‘Christmas in Sweden is like Groundhog Day’

How many years does it take before Sweden's quirky Christmas traditions start to get irksome? Eight, says Mark Majzner.

'Christmas in Sweden is like Groundhog Day'

Having just spent my eighth winter holiday period in Sweden I am starting to understand a few things better, and sometimes understanding does not go hand in hand with appreciation.

My big Aha moment this festive season has been an appreciation for the movie Groundhog Day. Bill Murray plays a TV weather guy who is forced to repeat the same day over and over again. Sitting at my parents-in-law’s living room watching TV on December 24th was my Groundhog Day moment.

“Donald Duck TV is on”, my wife announced at three o’clock. I rarely watch TV but this year I joined with the whole family gathered around in excitement to watch Disney’s perennial franchise on Swedish Christmas. Episode after episode the adults laughed and discussed what was coming next. It felt like watching Monty Python’s The Meaning of Life – you have seen it 100 times and know every scene by heart but you watch it and laugh anyway.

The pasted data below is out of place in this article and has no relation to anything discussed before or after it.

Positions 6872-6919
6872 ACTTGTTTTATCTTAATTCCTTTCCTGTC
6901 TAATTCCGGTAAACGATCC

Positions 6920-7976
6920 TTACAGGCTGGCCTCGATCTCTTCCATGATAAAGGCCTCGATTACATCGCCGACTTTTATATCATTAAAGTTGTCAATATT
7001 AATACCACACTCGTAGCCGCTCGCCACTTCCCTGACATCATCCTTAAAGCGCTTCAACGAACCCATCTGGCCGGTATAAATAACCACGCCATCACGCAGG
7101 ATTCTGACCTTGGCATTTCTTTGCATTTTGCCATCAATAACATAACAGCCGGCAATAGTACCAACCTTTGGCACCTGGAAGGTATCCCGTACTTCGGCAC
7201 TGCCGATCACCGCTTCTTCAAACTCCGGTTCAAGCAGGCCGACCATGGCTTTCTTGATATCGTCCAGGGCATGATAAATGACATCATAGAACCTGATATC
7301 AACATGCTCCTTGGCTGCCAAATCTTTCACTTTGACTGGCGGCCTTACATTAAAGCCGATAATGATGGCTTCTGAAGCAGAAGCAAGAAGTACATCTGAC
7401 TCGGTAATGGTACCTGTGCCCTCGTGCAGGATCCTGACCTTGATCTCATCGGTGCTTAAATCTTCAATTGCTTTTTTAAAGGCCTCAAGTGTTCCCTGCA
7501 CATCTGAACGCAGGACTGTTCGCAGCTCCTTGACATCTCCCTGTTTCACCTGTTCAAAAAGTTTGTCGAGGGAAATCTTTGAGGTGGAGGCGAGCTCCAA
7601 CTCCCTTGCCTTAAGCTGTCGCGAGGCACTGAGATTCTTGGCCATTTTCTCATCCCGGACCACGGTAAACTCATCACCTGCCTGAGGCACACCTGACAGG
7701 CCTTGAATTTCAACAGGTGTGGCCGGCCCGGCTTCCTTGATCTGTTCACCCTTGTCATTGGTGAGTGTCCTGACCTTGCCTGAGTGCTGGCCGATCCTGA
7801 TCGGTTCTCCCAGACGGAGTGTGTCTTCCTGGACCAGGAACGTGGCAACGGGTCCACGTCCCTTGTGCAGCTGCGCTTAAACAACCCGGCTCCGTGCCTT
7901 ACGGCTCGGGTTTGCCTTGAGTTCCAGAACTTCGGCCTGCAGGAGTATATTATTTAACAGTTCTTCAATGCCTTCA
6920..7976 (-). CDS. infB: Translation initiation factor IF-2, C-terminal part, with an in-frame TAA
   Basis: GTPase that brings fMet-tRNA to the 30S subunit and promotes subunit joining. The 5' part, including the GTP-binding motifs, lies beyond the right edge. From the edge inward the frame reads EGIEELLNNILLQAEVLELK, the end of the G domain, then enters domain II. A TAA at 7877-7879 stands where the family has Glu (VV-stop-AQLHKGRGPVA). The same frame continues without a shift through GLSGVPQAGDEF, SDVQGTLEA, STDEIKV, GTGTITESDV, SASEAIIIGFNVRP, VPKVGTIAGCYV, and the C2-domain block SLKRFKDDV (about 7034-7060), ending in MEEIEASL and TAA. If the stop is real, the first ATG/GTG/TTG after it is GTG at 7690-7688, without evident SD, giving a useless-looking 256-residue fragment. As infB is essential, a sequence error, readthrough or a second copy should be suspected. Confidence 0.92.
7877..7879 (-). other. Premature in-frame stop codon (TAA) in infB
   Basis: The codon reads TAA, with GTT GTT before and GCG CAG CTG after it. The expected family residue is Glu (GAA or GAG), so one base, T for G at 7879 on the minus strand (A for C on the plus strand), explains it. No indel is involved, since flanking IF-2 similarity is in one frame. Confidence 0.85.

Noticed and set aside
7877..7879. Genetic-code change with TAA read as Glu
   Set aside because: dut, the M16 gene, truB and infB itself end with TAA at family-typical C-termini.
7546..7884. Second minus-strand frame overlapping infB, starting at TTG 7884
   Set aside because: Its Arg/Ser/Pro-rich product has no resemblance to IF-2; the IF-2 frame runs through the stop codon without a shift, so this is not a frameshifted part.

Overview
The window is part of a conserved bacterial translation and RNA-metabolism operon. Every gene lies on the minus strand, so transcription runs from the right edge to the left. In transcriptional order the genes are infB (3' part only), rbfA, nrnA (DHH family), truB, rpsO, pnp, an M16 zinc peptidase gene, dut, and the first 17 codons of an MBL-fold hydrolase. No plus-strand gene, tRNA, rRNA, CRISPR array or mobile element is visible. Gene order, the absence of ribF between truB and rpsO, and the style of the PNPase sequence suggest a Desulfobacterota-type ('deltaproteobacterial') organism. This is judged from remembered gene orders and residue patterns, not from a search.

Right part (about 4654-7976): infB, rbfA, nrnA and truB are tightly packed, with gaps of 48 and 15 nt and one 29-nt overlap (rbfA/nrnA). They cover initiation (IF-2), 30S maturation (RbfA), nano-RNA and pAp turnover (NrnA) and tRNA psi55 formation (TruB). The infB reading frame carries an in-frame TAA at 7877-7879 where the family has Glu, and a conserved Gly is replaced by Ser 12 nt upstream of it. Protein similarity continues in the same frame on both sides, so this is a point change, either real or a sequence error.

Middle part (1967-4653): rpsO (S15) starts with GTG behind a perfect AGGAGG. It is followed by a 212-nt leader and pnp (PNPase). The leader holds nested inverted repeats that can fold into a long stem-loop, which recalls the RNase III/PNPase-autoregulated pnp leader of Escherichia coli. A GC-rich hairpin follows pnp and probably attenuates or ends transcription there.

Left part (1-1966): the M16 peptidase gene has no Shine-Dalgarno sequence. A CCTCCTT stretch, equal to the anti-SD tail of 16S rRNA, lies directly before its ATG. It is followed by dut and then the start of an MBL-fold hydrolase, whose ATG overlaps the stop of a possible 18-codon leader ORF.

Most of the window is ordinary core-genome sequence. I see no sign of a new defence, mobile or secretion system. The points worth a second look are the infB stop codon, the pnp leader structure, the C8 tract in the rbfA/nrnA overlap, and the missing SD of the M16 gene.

Naively I asked if they proffered new cartoons every Christmas and learned that, no, it was the same but the final cartoon was different every year, usually promoting the latest Disney movie being released that season. How many years have Swedes been watching the same cartoons at three o’clock every December 24th, was my next “new boy on the block” question. “Well, since we got TV in 1960 I can remember watching these cartoons,” replied one of the adults chuckling through the toy factory cartoon. Groundhog Day moment 1.